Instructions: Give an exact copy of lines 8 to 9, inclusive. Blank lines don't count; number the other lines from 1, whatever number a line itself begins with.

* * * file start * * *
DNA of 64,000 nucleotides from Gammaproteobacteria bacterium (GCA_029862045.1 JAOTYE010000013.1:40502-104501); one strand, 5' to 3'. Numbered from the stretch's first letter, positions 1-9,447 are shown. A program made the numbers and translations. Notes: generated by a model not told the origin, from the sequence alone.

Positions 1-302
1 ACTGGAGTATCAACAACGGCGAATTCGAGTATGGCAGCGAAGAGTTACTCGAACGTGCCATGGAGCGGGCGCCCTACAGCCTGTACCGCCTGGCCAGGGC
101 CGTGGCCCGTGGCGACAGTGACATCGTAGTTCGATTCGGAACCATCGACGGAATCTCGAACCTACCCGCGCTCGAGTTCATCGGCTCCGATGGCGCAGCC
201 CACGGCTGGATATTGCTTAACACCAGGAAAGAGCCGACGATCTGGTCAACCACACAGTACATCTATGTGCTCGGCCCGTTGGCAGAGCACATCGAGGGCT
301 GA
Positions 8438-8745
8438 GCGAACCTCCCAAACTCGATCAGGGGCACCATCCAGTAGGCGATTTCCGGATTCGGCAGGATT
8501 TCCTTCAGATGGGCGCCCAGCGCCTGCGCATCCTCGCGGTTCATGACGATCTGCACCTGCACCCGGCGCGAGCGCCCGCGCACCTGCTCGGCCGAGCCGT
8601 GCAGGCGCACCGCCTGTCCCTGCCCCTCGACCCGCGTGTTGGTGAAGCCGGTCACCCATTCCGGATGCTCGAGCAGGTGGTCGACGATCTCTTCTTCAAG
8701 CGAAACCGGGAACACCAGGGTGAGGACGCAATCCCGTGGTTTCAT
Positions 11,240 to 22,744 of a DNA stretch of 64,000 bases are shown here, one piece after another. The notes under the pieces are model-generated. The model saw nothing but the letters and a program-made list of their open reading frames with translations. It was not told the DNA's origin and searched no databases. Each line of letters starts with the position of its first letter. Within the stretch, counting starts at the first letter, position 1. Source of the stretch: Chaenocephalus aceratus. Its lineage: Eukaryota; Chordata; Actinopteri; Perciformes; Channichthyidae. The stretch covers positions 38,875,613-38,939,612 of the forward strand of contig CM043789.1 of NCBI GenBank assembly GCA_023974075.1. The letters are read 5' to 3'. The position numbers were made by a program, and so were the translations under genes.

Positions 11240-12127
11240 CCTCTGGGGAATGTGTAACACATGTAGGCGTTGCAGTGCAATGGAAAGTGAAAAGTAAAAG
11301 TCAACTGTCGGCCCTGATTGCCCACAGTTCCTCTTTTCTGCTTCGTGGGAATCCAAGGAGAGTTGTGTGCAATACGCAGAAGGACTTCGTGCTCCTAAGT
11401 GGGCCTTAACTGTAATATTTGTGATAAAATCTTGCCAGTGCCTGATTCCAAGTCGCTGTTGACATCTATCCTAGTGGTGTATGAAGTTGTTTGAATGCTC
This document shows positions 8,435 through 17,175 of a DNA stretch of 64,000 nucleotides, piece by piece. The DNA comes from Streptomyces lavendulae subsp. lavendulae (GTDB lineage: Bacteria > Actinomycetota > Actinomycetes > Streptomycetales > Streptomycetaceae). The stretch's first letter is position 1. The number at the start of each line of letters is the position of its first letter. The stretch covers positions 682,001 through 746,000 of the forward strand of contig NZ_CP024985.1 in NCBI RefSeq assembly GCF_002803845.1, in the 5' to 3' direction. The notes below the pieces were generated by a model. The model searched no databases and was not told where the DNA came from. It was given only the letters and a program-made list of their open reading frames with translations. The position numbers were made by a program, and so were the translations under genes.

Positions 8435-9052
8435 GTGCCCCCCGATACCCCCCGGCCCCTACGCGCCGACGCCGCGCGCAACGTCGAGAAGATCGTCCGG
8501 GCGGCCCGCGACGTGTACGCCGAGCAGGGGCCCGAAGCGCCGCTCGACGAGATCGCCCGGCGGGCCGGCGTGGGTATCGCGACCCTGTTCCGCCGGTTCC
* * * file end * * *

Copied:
8438 GCGAACCTCCCAAACTCGATCAGGGGCACCATCCAGTAGGCGATTTCCGGATTCGGCAGGATT
8501 TCCTTCAGATGGGCGCCCAGCGCCTGCGCATCCTCGCGGTTCATGACGATCTGCACCTGCACCCGGCGCGAGCGCCCGCGCACCTGCTCGGCCGAGCCGT